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The Difference Between An Eggshell Audit, Criminal Investigation And Criminal Prosecution



Venar Ayar - Eggshell Tax Audit

Most people dread IRS audits even when they are not guilty of a tax offense. After all, the IRS would rarely audit you if there is no suspicion of foul play when filing taxes. For those being audited by the IRS, it is prudent to get a tax controversy attorney or a qualified CPA. Before this, however, it is also crucial for you to understand the different types of audits and the reasons behind them. You may or may not have come across those three statements (eggshell audit, criminal investigation, and criminal prosecution) as a taxpayer. Either way the purpose of this article is enlighten you further on their differences as well as their correlation to each other.

So, What Is An Eggshell Audit?

An eggshell audit is a civil examination conducted by the IRS in situations where the taxpayer’s returns contain information that show sufficient indications of fraud. These issues include; an understatement on the record information pertaining to a taxpayer’s income, or an overstatement of the taxpayer’s credits or deductions which he or she was otherwise not entitled to. Both of these situations, though unique to each other, all conclude to a tax liability recorded by the taxpayer that is less than what is actually owed to the IRS. This would be against the fundamental requirement by the IRS to file accurate and correct returns.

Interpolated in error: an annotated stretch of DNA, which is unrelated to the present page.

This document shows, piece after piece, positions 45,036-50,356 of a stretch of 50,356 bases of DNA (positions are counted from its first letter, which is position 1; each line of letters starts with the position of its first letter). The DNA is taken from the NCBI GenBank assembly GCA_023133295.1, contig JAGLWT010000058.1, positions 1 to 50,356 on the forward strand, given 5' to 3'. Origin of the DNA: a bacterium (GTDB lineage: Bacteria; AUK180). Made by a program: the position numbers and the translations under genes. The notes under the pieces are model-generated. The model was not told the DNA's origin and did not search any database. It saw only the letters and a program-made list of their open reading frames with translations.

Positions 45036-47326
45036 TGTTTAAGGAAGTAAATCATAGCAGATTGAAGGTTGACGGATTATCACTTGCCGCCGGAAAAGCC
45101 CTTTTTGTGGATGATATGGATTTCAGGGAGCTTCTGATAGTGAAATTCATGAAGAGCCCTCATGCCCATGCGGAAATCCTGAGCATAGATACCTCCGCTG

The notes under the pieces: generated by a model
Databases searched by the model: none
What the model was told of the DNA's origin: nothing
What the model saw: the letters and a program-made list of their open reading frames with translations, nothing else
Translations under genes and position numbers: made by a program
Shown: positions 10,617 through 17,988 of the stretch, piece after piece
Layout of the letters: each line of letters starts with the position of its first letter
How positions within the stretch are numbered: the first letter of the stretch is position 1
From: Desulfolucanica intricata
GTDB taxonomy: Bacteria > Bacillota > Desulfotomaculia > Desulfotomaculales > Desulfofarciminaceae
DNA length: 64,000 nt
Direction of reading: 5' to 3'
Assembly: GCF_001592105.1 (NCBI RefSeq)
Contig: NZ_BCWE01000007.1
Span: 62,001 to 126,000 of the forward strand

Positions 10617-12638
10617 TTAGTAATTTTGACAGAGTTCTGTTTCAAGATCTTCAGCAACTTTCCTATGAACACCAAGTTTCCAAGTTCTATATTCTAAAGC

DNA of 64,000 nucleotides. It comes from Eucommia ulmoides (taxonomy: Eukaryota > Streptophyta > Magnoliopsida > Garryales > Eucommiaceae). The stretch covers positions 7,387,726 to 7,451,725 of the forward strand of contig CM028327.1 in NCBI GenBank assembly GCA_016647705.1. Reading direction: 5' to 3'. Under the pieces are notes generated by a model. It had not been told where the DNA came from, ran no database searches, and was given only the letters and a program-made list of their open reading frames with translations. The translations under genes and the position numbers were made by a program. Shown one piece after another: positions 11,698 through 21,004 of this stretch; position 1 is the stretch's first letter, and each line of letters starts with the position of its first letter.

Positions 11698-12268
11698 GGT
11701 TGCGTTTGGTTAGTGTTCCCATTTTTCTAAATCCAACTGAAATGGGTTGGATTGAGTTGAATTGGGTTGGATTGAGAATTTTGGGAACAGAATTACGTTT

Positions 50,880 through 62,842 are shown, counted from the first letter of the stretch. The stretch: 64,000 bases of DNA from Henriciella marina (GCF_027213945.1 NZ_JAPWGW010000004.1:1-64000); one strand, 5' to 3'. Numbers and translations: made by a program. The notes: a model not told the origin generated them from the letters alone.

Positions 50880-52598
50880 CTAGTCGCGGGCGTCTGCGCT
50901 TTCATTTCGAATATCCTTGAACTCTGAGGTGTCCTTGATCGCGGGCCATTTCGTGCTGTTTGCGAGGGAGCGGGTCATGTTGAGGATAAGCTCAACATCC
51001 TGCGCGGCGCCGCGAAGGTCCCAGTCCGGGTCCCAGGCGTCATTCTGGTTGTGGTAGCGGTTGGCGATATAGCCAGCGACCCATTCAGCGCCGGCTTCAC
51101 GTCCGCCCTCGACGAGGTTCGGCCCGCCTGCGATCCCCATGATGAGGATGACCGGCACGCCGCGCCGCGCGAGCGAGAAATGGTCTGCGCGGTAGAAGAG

The function of an eggshell audit is to determine whether there are any such issues which may be deduced to be either negligence or a criminal intent to evade taxes. If the eggshell auditors of the IRS therefore determine the former, then the tax payer will be required to incur a 20% negligence penalty. If the latter is, however, determined the eggshell examination will be considered to have criminal issues which will therefore lead to the following part of this article. Also, representation during an eggshell audit is restricted to tax controversy attorneys and CPAs within the Kovel agreement still with the aid of controversy.

Criminal Investigation

A criminal investigation is a process that entails the collection and gathering of evidence pertaining to a particular crime. In the event that an eggshell audit determines that the taxpayer willfully recorded false records of their tax liability, the issue becomes a criminal case. A criminal investigation is then launched to determine the possibility of a crime.  A criminal investigator assigned to your case will seek clues and evidence to prove whether the taxpayer intentionally recorded false tax liabilities. If the criminal investigator finds criminal intent with the aid of substantial evidence, the arrest of the perpetrator ensues followed by court proceedings.

Criminal Prosecution

If the criminal investigator establishes criminal intent on a taxpayer’s false tax liability records, the accused taxpayer will be arrested and taken to trial. In this event, a criminal prosecution comes into play. The purpose of a criminal prosecution is to establish if the accused is guilty or not. How does this pan out eventually? The accused will be set free if found to be innocent or might face the relevant consequences of their crime if found guilty. In this case, guilty tax violators may get a 3 to 5 year jail sentence or a 75% fraud penalty.

Have a question about an audit? Contact Venar Ayar.

 

 

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